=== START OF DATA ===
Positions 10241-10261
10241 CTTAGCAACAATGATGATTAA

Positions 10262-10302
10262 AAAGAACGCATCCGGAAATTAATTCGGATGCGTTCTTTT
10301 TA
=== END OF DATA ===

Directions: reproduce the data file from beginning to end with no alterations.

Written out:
Positions 10241-10261
10241 CTTAGCAACAATGATGATTAA

Positions 10262-10302
10262 AAAGAACGCATCCGGAAATTAATTCGGATGCGTTCTTTT
10301 TA